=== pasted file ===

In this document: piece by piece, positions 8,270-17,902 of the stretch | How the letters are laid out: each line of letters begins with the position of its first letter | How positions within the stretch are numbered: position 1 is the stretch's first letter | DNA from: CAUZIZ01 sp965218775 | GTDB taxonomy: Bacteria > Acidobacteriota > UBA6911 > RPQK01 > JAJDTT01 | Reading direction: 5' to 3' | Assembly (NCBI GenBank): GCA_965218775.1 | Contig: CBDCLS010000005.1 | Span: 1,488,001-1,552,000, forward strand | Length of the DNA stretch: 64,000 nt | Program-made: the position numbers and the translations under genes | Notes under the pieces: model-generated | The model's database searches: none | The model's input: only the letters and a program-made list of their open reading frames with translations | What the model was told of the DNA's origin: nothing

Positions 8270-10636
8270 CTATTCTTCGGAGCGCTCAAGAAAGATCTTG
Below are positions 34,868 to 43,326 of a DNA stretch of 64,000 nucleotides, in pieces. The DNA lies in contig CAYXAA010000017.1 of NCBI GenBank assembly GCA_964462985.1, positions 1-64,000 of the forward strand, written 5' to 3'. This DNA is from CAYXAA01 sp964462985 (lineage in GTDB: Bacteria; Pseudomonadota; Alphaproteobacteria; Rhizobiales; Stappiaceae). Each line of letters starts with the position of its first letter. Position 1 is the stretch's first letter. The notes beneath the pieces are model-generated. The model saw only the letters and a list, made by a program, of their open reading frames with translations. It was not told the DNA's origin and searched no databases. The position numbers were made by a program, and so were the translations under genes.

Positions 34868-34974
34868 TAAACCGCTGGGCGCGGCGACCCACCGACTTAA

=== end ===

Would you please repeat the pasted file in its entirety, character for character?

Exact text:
In this document: piece by piece, positions 8,270-17,902 of the stretch | How the letters are laid out: each line of letters begins with the position of its first letter | How positions within the stretch are numbered: position 1 is the stretch's first letter | DNA from: CAUZIZ01 sp965218775 | GTDB taxonomy: Bacteria > Acidobacteriota > UBA6911 > RPQK01 > JAJDTT01 | Reading direction: 5' to 3' | Assembly (NCBI GenBank): GCA_965218775.1 | Contig: CBDCLS010000005.1 | Span: 1,488,001-1,552,000, forward strand | Length of the DNA stretch: 64,000 nt | Program-made: the position numbers and the translations under genes | Notes under the pieces: model-generated | The model's database searches: none | The model's input: only the letters and a program-made list of their open reading frames with translations | What the model was told of the DNA's origin: nothing

Positions 8270-10636
8270 CTATTCTTCGGAGCGCTCAAGAAAGATCTTG
Below are positions 34,868 to 43,326 of a DNA stretch of 64,000 nucleotides, in pieces. The DNA lies in contig CAYXAA010000017.1 of NCBI GenBank assembly GCA_964462985.1, positions 1-64,000 of the forward strand, written 5' to 3'. This DNA is from CAYXAA01 sp964462985 (lineage in GTDB: Bacteria; Pseudomonadota; Alphaproteobacteria; Rhizobiales; Stappiaceae). Each line of letters starts with the position of its first letter. Position 1 is the stretch's first letter. The notes beneath the pieces are model-generated. The model saw only the letters and a list, made by a program, of their open reading frames with translations. It was not told the DNA's origin and searched no databases. The position numbers were made by a program, and so were the translations under genes.

Positions 34868-34974
34868 TAAACCGCTGGGCGCGGCGACCCACCGACTTAA